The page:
From May 2 until October 13  1986  there was an international exposition in Vancouver with the theme “Transportation and Communication: World in Motion~World in Touch”.

World fairs used to be a big thing, enabling people to look at different pavilions and cultures without travelling. Canada has hosted two, with Expo 67 being held in Montreal during Canada’s centennial year. Expo 86 coincided with Vancouver’s centennial year, and it was the last world’s fair held in North America in the 20th century.

The story of how the north shore of False Creek between the Granville and Cambie  Street Bridges was transformed from an industrial working harbour into a fair representing 54 countries and a number of corporations has already been told. So too has the awful reality that  people in Single Room Hotels (SRO’s) were displaced for Expo visitors. Rooming house hotels  were subject to an Innkeeper’s Regulation and not the standard Tenancy Act, meaning that long-term tenants could be evicted on just a week’s notice.

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Such a new-Vancouver type of thing.  Let me count the ways:

  • Craft beer:  Not going away; getting bigger if anything, and working hard to find niches
  • The name:  “Electric Bicycle Brewing” (I can hear those teeth a’gnashing out there)
  • The graphics:  right out of those beloved hippie-dippy days of yore
  • A mural for the street front, and interior décor described as “selfie-friendly”
  • Ramen-infused beer:  nothing like the marriage of food and beverage trends
  • Location:  4th just east of Ontario, growing home to creatives in the tech industries
  • Clustering:  an area now also home to the luscious yummies at purebread (5th and Ontario), among other purveyors of nosh and sip.

With thanks to the Daily Hive.

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Image by Frank Ducote

I had the delight of working with Frank Ducote at the City of Vancouver. Frank is an accomplished and well seasoned city planner/designer with a keen eye and a quick wit, and has been recognized for his excellence in urbanism by the Canadian Institute of Planning as a Fellow of the Institute.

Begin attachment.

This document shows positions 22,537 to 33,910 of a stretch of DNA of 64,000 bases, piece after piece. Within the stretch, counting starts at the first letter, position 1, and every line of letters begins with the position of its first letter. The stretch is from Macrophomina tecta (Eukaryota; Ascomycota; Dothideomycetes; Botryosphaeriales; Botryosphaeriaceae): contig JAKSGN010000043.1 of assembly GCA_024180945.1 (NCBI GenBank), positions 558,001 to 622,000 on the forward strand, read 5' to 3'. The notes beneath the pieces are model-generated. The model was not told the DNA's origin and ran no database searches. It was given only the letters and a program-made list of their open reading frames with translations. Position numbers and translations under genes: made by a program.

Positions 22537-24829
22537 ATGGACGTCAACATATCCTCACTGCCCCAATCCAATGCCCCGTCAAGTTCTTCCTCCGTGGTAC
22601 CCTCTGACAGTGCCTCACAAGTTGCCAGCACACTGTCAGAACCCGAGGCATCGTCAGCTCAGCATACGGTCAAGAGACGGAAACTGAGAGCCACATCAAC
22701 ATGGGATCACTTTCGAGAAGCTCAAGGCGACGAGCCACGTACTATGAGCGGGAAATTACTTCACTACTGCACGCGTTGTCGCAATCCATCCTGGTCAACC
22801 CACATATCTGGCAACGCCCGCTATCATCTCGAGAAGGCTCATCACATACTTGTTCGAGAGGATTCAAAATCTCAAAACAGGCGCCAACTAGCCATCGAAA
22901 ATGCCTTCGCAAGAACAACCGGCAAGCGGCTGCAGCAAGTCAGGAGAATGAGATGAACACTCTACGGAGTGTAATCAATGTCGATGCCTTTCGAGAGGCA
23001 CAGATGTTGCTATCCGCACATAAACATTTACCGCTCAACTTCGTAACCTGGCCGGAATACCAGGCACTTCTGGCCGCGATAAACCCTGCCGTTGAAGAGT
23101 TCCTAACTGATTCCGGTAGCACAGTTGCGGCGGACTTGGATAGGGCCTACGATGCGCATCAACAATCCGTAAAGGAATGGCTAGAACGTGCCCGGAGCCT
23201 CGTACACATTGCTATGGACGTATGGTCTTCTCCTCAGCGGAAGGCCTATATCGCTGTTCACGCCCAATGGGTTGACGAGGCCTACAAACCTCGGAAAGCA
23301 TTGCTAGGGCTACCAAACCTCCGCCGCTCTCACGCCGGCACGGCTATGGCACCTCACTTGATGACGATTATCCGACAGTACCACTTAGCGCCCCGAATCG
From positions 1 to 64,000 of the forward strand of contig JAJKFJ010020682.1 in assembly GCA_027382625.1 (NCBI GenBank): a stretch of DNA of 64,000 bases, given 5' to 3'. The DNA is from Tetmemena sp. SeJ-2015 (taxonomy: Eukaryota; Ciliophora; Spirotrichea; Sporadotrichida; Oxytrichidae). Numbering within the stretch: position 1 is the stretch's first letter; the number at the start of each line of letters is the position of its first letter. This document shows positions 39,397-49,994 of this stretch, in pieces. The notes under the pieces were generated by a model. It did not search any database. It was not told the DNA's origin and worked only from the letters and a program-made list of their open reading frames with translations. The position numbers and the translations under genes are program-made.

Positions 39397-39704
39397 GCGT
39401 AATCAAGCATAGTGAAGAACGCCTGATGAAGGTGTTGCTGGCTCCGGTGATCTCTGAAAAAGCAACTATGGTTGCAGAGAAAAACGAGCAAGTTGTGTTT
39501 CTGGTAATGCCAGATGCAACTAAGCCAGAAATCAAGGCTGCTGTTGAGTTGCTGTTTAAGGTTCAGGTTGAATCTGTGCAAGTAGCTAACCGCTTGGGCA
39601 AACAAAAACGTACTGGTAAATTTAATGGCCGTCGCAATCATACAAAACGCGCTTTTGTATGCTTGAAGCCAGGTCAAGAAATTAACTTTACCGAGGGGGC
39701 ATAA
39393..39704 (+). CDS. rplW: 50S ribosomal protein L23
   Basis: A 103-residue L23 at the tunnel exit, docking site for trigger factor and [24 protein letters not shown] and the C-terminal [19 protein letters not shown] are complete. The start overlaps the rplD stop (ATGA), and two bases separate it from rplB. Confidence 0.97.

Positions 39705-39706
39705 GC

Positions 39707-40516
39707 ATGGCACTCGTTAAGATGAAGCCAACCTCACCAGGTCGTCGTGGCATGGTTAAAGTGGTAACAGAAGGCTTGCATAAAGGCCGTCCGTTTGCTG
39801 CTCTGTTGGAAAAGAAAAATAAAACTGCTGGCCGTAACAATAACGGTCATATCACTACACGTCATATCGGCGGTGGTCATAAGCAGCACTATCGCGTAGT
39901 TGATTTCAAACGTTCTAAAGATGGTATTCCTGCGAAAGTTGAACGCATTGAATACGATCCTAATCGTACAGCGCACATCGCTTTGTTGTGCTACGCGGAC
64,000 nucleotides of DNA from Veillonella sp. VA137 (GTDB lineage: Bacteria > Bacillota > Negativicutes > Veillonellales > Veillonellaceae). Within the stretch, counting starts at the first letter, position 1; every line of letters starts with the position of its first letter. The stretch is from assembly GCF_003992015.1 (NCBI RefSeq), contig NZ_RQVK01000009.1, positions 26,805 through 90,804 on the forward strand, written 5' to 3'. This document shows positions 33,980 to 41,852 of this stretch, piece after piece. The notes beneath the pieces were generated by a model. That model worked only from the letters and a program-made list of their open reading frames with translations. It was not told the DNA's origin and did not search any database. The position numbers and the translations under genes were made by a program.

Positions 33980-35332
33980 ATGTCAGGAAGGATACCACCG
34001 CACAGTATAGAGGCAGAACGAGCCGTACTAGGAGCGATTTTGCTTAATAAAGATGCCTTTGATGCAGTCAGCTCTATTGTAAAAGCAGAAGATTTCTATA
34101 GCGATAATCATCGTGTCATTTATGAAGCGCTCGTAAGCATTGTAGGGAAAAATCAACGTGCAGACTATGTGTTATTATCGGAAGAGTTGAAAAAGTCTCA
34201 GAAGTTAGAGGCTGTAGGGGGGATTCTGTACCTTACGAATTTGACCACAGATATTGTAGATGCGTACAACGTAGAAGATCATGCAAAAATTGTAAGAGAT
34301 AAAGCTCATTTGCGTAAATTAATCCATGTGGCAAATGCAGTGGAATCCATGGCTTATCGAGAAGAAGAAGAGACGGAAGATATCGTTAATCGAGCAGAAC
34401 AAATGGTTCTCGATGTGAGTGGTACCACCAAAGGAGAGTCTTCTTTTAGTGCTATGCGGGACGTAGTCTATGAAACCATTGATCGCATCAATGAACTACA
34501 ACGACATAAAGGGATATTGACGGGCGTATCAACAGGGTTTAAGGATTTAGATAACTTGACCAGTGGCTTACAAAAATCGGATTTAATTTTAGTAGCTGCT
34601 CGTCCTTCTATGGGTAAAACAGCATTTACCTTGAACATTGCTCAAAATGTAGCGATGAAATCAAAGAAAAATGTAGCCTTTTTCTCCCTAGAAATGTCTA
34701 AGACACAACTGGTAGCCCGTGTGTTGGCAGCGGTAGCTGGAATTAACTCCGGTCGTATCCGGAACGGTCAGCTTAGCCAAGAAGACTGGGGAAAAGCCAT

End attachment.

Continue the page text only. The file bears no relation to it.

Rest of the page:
Frank has kindly allowed Price Tags Vancouver to publish his image of Myfanwy MacLeod’s  public art sculptures “The Birds” which have returned to Olympic Village in time for two major conferences on Birds as reported this week in Price Tags. Frank’s work is also featured at the Blood Star Gallery on Pender Island as well as other gallery exhibitions.

Image by Frank Ducote

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Birds are what Vancouver is all about this week, as both the Vancouver International Bird Festival and the 27th International Ornithological Congress flock to the city to talk about, well, birds.

And all this activity comes hot on the heels of the poll conducted by Justin McElroy to establish the unofficial brand ambassador for Vancouver.

It wasn’t Mayor Gregor Robertson (who failed to make it out of the first round), nor adopted son and hockey great Trevor Linden. With thousands of Twitter votes cast, and capturing 81 per cent of them, Canuck the Crow “defeated” Michael J. Fox for the championship.

Should you be unaware, Canuck the Crow is a human-reared crow living on the east side, and making his presence known to the locals, including neighbourhood friends, such as those delivering the mail and local passers-by. He was also implicated in a police investigation for taking a knife away from a crime scene, supposedly because it was shiny and he liked it. Canuck the Crow also has his own twitter account.

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Dianna took a close look at this graphic on a utility box when at the Mt Pleasant Mural Fest:

“Where’s the crow?” she asked.  How could a “Birds of Vancouver” not have a crow (especially when it looks like one may become the popular ambassador of this city, as reported by CBC)?

Then when out cycling, she noticed something else.  “We rode the Arbutus today and I made a discovery. Apparently the scarecrows (for the community gardens) have a strong labor union because they’ve taken off for the summer. Or maybe they were in a dressing room changing their clothes?”

Very suspicious.

 

 

 

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